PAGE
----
EU energy commissioner Gunther Oettinger told German daily Die Welt on Monday he has suspended talks with Russia on a legal conflict over the South Stream pipeline, a project to pump more gas from Russia to Europe under the Black Sea.

"I won't accelerate talks about pipelines such as South Stream for the time being, they will be delayed," he said.

A spokeswoman for the EU foreign service noted the same day that EU institutions have begun “preparatory work” on potential visa bans and asset freezes on Russian officials, which could trigger a Russian retaliation.

Ukraine itself gets 90 percent of its gas imports from Russia.

But the EU is working on new arrangements to pump up to 8 bcm a year of gas in a “reverse flow” from Germany, Poland, or Slovakia to Ukraine to cut Russian dependence to 60 percent.

EU officials told EUobserver the reverse gas could start flowing in six months’ time.

It would come from a mixture of sources in Europe’s integrated pipeline network. But in the long term, EU countries are increasingly looking to shale gas, from inside Europe and from the US, as an alternative to Russian imports.

EU to approve €1.1bn Ukraine aid package

The EU commission will officially agree to offer Ukraine €1.1 billion in emergency aid on Thursday, part of which will help to pay for Russian gas.

News in Brief

  1. Romanian parliament buries controversial corruption decree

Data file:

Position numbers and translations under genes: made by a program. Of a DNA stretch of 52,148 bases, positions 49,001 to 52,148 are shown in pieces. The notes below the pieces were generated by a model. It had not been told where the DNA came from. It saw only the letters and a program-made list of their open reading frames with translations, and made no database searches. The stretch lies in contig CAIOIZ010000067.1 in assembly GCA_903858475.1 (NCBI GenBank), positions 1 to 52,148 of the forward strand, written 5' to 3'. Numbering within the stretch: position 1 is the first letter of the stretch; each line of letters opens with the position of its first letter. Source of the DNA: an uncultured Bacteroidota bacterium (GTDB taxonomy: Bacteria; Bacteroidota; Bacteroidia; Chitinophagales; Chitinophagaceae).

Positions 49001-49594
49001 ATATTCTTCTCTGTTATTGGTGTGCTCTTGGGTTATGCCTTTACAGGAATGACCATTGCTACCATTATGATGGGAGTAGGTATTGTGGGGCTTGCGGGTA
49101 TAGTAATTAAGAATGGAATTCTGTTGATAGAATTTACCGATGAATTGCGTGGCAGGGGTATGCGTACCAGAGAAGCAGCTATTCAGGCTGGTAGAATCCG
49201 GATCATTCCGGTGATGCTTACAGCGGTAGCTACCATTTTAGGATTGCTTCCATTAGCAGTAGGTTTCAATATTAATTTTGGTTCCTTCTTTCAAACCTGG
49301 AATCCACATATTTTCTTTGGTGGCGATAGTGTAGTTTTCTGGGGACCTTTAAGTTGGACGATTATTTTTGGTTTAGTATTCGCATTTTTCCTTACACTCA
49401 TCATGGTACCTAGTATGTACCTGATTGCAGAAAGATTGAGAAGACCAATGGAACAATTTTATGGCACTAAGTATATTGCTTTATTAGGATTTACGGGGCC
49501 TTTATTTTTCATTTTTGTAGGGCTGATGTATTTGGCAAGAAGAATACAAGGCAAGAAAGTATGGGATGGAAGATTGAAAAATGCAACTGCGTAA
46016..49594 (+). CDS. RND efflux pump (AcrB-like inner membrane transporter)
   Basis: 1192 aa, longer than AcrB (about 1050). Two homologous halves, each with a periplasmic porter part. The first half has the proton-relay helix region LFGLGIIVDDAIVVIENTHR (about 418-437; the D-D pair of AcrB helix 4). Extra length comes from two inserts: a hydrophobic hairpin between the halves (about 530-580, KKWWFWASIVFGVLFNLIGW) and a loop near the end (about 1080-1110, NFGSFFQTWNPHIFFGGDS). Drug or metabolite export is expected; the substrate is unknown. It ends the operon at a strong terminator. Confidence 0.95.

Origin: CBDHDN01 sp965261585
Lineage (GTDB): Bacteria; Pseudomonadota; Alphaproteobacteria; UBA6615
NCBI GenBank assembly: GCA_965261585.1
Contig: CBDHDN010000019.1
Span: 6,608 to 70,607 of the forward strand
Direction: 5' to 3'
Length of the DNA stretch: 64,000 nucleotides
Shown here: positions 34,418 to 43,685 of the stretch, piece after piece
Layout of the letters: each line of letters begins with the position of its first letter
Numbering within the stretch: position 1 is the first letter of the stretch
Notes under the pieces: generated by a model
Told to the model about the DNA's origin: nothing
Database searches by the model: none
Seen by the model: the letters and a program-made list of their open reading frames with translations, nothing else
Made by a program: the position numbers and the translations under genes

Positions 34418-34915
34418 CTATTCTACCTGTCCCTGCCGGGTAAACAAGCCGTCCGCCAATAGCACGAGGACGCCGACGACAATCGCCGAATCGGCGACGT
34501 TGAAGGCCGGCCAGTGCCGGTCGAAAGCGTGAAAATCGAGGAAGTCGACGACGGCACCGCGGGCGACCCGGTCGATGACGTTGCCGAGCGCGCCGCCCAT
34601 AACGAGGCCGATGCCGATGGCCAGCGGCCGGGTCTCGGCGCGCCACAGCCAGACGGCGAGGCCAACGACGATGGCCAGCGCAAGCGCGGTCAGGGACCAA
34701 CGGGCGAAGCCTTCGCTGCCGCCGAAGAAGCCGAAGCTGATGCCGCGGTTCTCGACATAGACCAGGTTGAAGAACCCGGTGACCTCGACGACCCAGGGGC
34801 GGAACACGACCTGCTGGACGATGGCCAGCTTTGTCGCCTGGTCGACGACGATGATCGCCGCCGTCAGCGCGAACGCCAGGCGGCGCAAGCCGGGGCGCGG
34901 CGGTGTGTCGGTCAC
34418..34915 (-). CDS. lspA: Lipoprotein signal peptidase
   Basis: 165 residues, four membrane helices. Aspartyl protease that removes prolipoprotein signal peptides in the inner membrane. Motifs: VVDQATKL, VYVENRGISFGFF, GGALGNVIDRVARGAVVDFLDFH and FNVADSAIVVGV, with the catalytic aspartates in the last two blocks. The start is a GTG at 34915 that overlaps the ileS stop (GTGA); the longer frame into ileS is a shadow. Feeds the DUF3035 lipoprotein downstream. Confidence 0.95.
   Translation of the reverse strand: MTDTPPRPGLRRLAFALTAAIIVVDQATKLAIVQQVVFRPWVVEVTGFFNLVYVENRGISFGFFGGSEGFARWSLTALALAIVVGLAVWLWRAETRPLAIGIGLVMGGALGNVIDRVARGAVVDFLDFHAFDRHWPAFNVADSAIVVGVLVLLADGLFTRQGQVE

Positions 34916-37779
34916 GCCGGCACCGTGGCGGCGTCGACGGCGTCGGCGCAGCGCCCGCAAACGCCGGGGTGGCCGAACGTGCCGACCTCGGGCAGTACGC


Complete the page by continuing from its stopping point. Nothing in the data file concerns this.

2. Dozens drown off Libyan coast
  3. EU ministers approve anti-tax avoidance directive
  4. Poland rejects EU criticism of court changes
  5. German nationalist leader met with Putin allies in Moscow
  6. German housing market overheated, says Bundesbank
  7. France invites three EU leaders for Versailles summit in March
  8. Greece agrees on new bailout reforms

Stakeholders' Highlights

  1. Martens CentreEU and US Migration Policies Compared: Join the Debate on February 28th
  2. Swedish EnterprisesTechnology and Data Flows - Shaping the Society of Tomorrow
  3. UNICEFNearly 1.4 Million Children at Risk of Death as Famine Looms Across Africa and Yemen
  4. Malta EU 2017End of Roaming Fees: Council Reaches Agreement on Wholesale Caps
  5. Nordic Council of MinistersNordic Innovation House Opens in New York to Help Startups Access US Market
  6. Centre Maurits CoppietersMinorities and Migrations
  7. Salzburg Global SeminarThe Child in the City: Health, Parks and Play
  8. UNICEFNumber of Ukrainian Children Needing Aid Nearly Doubles to 1 Million Over the Past Year
  9. Centre Maurits CoppietersThe Situation of Refugee Women in Europe
  10. Salzburg Global SeminarToward a Shared Culture of Health: Charting the Patient-Clinician Relationship
  11. European Free AllianceAustria Should Preserve & Promote Bilingual and Multinational Carinthia
  12. Martens CentreShow Your Love for Democracy! Take Part in Our Contest: "If It's Broken, Let's Fix It"

Latest News

  1. Should Europeans spend more on defence?
  2. Dieselgate: EU disappointed with VW's treatment of customers
  3. French police raid Le Pen's party office
  4. The Armenia-Azerbaijan war: A refugee's story
  5. Greece and creditors break bailout deadlock
  6. Internal EU report exposes Libya turmoil
  7. EU commissioner condemns 'delay' in post-Dieselgate reform
  8. Sweden fights back as foreign leaders make up bad news